Ergonomic Consideration of Ultrasound Guided Transversus Abdominis Plane Block between Experienced and Novice Anaesthesiologists UC10-UC13
F1, A Block, A.K.N Apartments, North Car Street, Chidambaram, Cuddalore, Tamil Nadu, India.
Introduction: Ergonomics is the science of interaction between human and working environment. The growing use of Ultrasound (US) in regional anaesthesia has created the need to consider ergonomic aspects relevant to regional anaesthesia.
Aim: To analyse ergonomic consideration of Ultrasound Guided (USG) Transversus Abdominis Plane block (TAP) between experienced and novice anaesthesiologists for inguinal hernia repair.
Materials and Methods: A prospective observational study was conducted where 10 experienced (E) (performed >20 TAP block procedures) and 11 novice (N) (performed at least 5 TAP block procedures) anaesthesiologists participated. The study included 21 patients of ASA I and II posted for inguinal hernia repair under spinal anaesthesia. USG TAP block was given after the completion of surgical procedure. Patient, operator and environmental factors were observed and measured using a measuring scale and photographs and goniometer.
Results: Performance of USG TAP block was ergonomically suboptimal and varied among the operators. A 7E and 2N performed the procedure in sitting position and others in standing position, which was statistically significant (p=0.03). Adjustment of tables were done by 7E and 2N operators, the difference was statistically significant (p=0.03). A 2E and 8N flexed their back and 7E kept their neck flexed less than 20° and 9N kept their neck flexed more than 20° which was statistically significant (p=0.001). Only 10E and 5N kept US machine in front in line and others were not, which was statistically significant (p=0.012). There was no significant difference between the groups in terms of side of the block performed, location of the procedure, position of assistants and trolleys in relation to operator during the procedure.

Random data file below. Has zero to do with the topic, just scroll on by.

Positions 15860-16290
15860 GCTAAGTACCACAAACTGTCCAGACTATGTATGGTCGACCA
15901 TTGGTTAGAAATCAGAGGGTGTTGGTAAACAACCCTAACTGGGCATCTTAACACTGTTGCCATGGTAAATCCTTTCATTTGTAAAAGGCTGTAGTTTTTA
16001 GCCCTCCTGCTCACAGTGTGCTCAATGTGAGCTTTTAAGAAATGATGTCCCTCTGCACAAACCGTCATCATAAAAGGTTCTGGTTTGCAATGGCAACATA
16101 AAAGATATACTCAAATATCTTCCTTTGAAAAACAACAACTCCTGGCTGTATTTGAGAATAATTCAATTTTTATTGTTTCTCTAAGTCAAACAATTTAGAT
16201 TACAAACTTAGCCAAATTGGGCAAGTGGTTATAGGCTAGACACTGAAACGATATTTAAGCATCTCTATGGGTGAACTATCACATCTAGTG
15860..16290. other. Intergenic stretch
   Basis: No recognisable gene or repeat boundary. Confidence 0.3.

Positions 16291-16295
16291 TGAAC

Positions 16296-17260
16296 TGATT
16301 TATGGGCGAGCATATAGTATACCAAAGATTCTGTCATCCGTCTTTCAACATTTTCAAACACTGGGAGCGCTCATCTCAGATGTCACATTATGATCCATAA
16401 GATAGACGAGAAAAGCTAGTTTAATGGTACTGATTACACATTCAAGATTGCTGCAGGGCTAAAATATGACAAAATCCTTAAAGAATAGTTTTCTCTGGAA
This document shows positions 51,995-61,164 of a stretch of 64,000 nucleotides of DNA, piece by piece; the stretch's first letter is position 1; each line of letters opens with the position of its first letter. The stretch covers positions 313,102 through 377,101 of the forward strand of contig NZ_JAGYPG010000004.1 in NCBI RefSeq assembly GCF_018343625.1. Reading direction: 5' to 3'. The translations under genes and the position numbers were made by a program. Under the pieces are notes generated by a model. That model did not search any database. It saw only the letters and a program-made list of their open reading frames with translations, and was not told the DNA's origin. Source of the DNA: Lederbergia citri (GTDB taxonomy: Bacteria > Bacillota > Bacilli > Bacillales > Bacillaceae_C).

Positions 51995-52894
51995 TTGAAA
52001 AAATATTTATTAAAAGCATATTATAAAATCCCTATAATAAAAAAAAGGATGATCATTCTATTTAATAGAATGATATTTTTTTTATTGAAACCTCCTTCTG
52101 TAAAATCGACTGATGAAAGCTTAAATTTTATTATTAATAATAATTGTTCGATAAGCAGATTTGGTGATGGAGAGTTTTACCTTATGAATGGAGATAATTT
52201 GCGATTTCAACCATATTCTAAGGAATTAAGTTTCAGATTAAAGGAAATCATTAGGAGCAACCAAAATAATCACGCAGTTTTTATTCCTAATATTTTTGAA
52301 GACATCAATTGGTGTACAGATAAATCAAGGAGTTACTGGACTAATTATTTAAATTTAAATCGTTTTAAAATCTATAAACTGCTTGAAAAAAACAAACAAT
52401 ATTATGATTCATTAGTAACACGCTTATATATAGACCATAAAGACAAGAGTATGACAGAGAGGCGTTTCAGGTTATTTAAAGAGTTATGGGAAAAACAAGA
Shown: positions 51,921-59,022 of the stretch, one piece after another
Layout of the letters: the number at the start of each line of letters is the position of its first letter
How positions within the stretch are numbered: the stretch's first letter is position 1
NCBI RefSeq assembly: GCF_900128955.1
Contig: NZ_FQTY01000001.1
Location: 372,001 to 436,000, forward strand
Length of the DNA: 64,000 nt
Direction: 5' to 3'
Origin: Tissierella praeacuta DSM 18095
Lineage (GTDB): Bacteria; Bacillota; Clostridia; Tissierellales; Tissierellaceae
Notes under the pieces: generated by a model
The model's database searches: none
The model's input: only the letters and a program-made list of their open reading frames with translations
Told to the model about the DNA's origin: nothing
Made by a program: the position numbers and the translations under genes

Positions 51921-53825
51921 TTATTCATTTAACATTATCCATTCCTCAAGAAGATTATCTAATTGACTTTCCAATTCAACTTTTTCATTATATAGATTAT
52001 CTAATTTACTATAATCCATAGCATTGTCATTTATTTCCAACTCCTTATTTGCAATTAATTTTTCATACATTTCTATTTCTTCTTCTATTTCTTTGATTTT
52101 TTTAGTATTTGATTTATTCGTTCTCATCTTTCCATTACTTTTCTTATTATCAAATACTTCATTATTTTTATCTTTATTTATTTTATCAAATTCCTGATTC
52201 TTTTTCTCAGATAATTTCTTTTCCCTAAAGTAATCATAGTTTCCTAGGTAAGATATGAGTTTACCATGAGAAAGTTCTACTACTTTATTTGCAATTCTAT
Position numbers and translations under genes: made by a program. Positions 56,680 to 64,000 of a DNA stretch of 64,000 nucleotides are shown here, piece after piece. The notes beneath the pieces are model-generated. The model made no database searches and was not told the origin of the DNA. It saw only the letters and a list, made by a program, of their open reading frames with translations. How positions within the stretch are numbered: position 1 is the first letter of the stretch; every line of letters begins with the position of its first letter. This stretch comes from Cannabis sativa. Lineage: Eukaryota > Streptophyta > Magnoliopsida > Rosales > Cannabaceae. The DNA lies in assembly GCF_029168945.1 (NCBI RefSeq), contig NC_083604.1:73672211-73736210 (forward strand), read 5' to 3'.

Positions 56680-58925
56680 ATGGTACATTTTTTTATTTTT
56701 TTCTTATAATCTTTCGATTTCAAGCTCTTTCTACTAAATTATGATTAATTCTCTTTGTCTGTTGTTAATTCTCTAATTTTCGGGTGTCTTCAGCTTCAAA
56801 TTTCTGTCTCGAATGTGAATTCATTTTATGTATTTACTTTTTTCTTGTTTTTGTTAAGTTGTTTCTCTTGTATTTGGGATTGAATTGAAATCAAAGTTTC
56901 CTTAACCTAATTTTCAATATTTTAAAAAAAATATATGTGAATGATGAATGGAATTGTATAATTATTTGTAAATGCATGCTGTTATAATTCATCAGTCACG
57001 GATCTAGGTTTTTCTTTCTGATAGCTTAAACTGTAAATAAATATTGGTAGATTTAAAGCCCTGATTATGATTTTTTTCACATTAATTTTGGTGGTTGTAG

Conclusion: It was found that the performance of USG TAP block was ergonomically suboptimal in the setting described. compared to novice, experienced operators performed better. Inclusion of ergonomic concepts in academic training programme will improve the performance of novice.